Several peculiar comments

The Atlantic has the best summary of the press conference I’ve seen.

Trump insisted, despite copious reporting to the contrary as well as his own son’s statements, that he did not and never had business dealings in Russia. When a reporter asked him if he would release his taxes to prove that, he once again demurred, claiming they are under audit. (He has not proven that claim, the IRS says there’s nothing to prevent him from releasing taxes that are under audit.) Yet he also seemed to suggest that having won the election, he no longer had any incentive to release the returns. “The only ones that care about my tax returns are the reporters,” he said. “I mean, I won! I became president!” (A recent Pew poll found that 60 percent of Americans would like Trump to make the documents public.)

The way I read that “I won!” exclamation was not “therefore no incentive” but “Nobody cares, I won, haha, so I don’t have to and you can’t make me, neener neener.”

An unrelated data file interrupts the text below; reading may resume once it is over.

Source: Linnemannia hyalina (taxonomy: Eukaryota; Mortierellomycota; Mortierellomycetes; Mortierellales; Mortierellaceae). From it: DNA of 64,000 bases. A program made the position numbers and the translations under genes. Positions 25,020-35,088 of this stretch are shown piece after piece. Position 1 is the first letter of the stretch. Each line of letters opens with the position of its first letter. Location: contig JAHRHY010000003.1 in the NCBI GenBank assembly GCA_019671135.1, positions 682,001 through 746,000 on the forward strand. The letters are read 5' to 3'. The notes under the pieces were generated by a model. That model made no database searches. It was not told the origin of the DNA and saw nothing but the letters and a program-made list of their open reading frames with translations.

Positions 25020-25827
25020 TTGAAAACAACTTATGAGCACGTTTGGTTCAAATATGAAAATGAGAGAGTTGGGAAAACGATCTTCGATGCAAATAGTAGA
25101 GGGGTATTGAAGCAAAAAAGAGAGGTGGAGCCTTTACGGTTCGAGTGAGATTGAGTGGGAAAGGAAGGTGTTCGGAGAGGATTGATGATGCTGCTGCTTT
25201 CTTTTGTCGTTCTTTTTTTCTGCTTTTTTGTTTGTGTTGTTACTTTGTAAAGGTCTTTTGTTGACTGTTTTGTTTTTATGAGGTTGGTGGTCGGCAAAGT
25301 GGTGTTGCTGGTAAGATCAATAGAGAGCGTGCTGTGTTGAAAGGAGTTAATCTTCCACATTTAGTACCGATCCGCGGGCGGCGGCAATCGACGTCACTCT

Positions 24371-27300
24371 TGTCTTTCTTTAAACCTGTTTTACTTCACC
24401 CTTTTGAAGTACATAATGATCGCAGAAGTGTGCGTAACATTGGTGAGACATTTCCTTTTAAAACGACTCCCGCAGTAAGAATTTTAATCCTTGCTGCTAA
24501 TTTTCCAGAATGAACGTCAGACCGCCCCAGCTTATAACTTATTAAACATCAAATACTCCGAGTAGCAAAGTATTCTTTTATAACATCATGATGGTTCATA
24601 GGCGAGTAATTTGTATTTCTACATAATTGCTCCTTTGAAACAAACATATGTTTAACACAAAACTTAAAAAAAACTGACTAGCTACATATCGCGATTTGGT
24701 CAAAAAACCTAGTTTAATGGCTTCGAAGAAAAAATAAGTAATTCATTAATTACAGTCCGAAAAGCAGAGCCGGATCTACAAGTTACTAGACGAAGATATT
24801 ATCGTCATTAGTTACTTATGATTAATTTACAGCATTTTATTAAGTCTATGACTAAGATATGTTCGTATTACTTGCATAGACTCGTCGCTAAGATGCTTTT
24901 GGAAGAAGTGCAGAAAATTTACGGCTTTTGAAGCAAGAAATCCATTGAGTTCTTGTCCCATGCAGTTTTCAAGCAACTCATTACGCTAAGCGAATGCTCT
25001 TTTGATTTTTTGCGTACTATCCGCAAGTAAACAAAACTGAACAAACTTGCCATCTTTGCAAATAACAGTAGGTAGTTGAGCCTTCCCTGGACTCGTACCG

Also, of course, it’s bullshit. It’s not only reporters who think he should release his tax returns.

The details of Trump’s plan to solve his conflicts of interest remain to be explored and parsed, though he made several peculiar comments during the press conference. He asserted, dubiously, that he has very little debt. He claimed to have been offered a $2 billion deal in Dubai over the weekend, but he said he’d turned it down—even though, he said, he had no obligation to do so. “I could actually run my business and run the government at the same time,” Trump said. He added, “I have a no-conflict situation because I’m president.” That’s an outrageous statement. While not all conflicts-of-interest laws apply to the president, the lack of legal constraints does not mean conflicts of interest cannot exist.

Outrageous, grandiose, entitled, narcissistic, corrupt – that statement is awful in so many ways.

Yet as much as the event was a chance for the press to address Trump, it was also a forum for Trump to address—and dress down—the press. The first speaker was incoming White House Press Secretary Sean Spicer, who called the publication of the dossier “frankly shameful and disgraceful.” Next up was Mike Pence, who scolded reporters that “with freedom comes responsibility.” When Trump himself arrived at the lectern, he, too, attacked reporters.

If it’s responsibility Pence wants, he shouldn’t have accepted the VP slot. His boss isn’t into responsibility except when it’s other people who should be more responsible.

6 Responses to “Several peculiar comments”